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Among mains-powered lighting systems, you can either get a kit with a central power pack, and attached heads, or monolights, each with its own power supply.

What are the advantages and disadvantages with each system? Is one or the other suited specifically for certain purposes?

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1 Answer 1

up vote 12 down vote accepted

In general you can pump more power through a pack and head system, they're also more versatile (lots of different setup options, you can mix and match). Monolights are lighter weight in total and more compact and so suitable for mobile shooting, they're cheaper and easier for beginners to use.

This is a generalisation however, each system has it's own pros and cons:

Pack and head

  • + The heads are easier to position as they are lighter than monolights
  • + Can use the heads with different power sources i.e. mains and battery
  • + Single power pack for multiple heads (modularity)
  • - Single point of failure (the power pack)
  • - Wires everywhere!
  • + You can control the power output centrally (instead of climbing up a ladder)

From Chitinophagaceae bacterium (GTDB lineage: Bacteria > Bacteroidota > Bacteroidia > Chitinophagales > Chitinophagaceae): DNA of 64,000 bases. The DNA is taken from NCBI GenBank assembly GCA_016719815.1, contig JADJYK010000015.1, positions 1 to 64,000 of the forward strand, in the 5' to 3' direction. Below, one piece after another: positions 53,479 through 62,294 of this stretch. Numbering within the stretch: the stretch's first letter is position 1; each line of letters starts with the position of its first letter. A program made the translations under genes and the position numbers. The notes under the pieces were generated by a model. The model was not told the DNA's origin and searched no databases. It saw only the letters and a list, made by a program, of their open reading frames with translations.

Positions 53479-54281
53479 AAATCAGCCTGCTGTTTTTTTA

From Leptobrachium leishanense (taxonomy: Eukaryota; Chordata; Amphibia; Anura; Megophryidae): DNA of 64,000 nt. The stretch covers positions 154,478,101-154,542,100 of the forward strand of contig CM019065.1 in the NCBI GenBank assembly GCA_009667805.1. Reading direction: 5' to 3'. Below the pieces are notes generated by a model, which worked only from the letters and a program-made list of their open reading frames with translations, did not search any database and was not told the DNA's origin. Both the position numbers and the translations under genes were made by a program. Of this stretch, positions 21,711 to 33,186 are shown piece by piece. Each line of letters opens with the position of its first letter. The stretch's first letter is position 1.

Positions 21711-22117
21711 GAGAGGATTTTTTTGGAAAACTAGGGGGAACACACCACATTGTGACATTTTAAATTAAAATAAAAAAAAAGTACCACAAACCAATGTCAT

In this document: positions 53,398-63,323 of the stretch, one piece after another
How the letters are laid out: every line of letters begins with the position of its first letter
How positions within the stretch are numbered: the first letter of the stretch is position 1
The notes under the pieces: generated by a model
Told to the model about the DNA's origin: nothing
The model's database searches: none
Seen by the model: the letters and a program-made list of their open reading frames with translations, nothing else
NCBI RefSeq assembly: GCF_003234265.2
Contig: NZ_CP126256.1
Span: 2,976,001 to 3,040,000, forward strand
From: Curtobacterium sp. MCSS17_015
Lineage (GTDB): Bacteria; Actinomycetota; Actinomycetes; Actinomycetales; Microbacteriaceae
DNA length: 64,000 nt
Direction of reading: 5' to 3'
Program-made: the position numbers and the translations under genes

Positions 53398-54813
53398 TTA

• - You tend to have less control in general (the older ones can't adjust the power to each head individually)
  • + You only need one radio trigger / sync lead per pack

Monolights

  • + Simpler, lighter, more compact
  • + Usually cheaper
  • + Each light can be plugged into a wall socket locally
  • - Limited to a single power source (mains)
  • - Power output tends to be lower
  • - Have to adjust power output on the head itself, which may be remote (unless you have a newer head with remote power control)
  • - Likewise each head must be triggered individually (though optical slaves make this easier)

As you can see they are each useful in certain situations. A lot of people own / use both, for example the main lights might be powered of a single pack with a few monolight satellites which are further away.

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The more advanced pack systems can also be programmed to, for example, shoot off in a certain order with various delays. –  Jędrek Kostecki Jan 22 '11 at 12:37
    
Because they are each responsible for their own recycling, you can also shoot faster (in general) with monolights than with an equivalently-powered pack-and-head setup. And since there's no "line loss" (cable resistance), you can get the same light output for less actual electrical power with monolights (again, that's a speed thing -- don't expect makers to charge less for the same light output). That's a lot more important in the fashion world than elsewhere -- one tends to want to keep the energy up and capture movement, and a three-second recycle is a bit of a wet blanket. –  user2719 Apr 3 '11 at 18:23

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